982 episodes

Interviews with Scholars of Education about their New Books
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New Books in Education Marshall Poe

    • Science
    • 4.6 • 14 Ratings

Interviews with Scholars of Education about their New Books
Support our show by becoming a premium member! https://newbooksnetwork.supportingcast.fm/education

    Jennifer Liu, "Indoctrinating the Youth: Secondary Education in Wartime China and Postwar Taiwan, 1937-1960" (U Hawaii Press, 2024)

    Jennifer Liu, "Indoctrinating the Youth: Secondary Education in Wartime China and Postwar Taiwan, 1937-1960" (U Hawaii Press, 2024)

    Indoctrinating the Youth: Secondary Education in Wartime China and Postwar Taiwan, 1937-1960 (U Hawaii Press, 2024) examines how the Guomindang (GMD or Nationalists) sought to maintain control of middle-school students and cultivate their political loyalty over the trajectory of the Second Sino-Japanese War, Chinese Civil War, and postwar Taiwan. During the Sino-Japanese War the Nationalists managed middle-school refugee students by merging schools, publishing and distributing updated textbooks, and assisting students as they migrated to the interior with their principals and teachers. In Taiwan, the China Youth Corps (CYC) became a symbol of the regime’s successful establishment. Tracing Nationalist efforts to indoctrinate ideology and martial spirit, Jennifer Liu investigates how GMD leaders Chiang Kai-shek and his son Chiang Ching-kuo tried to build support among young people in their efforts to stabilize Taiwanese society under their rule. By comparing two key youth organizations—the Three People’s Principles Youth Corps in China, and the CYC on Taiwan—Liu uses education as a lens to analyze state-building in modern China.
    Liu’s careful analysis of the inner workings of GMD youth organizations also illuminates the day-to-day operations of military training in gender-segregated upper-middle schools—including how the government selected instructors and the skills taught to students. According to Liu, mandatory military training contributed to preventing major protest against the government but the policy was not without critics. Intellectuals, parents, and students voiced their dissent at what they perceived as excessive control by a repressive government and a waste of resources interfering with academics. The government-mandated civics curriculum, including government-approved textbooks and standards, reveals the characteristics and duties GMD officials believed modern citizens of the next generation should possess. Through provisions for refugee students, youth organizations, military training, and civics classes, GMD secondary education policy played a critical role in the process of state building in both modern China and Taiwan.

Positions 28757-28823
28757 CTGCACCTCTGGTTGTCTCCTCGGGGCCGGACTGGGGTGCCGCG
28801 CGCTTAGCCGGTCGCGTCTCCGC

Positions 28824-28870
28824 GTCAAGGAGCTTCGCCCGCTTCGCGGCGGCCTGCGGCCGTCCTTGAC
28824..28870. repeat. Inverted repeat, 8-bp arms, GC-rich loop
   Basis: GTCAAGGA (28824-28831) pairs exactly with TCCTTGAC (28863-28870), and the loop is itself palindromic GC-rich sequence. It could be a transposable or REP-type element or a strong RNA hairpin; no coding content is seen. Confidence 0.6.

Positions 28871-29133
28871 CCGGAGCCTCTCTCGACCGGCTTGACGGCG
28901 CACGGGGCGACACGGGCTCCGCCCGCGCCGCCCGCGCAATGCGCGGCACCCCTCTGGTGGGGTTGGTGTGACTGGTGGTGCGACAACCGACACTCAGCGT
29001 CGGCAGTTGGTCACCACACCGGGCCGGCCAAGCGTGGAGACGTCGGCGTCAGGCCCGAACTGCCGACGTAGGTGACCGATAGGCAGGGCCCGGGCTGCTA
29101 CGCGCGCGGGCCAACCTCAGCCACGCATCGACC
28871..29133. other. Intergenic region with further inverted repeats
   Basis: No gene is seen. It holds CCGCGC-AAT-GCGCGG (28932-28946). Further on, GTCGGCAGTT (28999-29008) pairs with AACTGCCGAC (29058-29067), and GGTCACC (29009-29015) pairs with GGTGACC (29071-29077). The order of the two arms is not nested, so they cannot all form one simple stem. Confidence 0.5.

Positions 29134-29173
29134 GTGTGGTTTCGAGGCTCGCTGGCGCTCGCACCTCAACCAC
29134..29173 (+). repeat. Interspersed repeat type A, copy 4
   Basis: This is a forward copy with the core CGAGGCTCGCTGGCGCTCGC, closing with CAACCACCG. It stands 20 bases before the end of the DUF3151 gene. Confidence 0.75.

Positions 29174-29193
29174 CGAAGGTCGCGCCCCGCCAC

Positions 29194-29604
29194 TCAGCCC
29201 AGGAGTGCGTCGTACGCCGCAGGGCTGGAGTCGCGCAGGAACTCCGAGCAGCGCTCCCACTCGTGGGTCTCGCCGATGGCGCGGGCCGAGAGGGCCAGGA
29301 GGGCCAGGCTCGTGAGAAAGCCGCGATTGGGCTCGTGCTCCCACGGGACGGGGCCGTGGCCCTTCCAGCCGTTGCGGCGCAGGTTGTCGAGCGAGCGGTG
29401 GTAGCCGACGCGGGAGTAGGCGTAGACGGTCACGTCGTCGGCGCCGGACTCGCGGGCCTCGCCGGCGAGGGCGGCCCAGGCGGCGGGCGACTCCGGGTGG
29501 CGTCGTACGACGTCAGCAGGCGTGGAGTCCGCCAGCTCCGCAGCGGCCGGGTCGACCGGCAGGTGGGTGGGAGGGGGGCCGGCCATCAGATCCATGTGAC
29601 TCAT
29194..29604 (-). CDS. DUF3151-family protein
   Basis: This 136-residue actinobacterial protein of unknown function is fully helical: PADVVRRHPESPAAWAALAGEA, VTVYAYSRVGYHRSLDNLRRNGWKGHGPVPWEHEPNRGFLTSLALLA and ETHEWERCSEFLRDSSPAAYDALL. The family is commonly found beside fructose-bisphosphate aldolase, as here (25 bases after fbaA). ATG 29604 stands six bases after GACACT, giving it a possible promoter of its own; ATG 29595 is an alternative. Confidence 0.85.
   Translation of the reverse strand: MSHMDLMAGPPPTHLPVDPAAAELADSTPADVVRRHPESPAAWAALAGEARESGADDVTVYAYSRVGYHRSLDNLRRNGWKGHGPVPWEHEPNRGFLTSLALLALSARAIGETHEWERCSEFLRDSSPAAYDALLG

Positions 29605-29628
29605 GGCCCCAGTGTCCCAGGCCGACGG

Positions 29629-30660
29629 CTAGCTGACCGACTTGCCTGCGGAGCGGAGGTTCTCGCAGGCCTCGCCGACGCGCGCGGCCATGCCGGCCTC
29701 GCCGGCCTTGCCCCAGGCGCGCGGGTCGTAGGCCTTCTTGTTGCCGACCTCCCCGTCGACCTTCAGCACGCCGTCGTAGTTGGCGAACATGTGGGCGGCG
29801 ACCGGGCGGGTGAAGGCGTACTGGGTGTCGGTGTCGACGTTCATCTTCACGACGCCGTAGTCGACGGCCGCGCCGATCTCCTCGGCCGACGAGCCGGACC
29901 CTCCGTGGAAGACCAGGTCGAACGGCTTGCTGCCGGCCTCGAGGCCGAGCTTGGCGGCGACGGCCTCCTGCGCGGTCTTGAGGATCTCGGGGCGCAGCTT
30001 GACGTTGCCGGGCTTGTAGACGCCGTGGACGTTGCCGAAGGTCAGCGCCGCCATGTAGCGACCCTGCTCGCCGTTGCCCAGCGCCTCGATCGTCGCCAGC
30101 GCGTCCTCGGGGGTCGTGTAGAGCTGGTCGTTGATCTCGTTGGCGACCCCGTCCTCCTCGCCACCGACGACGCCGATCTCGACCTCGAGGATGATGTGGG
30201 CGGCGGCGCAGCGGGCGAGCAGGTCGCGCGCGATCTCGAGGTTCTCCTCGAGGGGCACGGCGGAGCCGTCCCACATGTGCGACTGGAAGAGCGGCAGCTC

Skillfully combining archival work in Nanjing and Taipei, along with oral interviews with former students and CYC administrators, instructors, and members, Liu offers a unique perspective toward a balanced assessment of Nationalist Party rule.
    Jennifer Liu is associate professor of East Asian history at Central Michigan University. She specializes in the political and social history of twentieth-century China, particularly education, youth culture, studen​t protest, and ethnic identity.
    Li-Ping Chen is a teaching fellow in the Department of East Asian Languages and Cultures at the University of Southern California. Her research interests include literary translingualism, diaspora, and nativism in Sinophone, inter-Asian, and transpacific contexts.
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    • 1 hr 10 min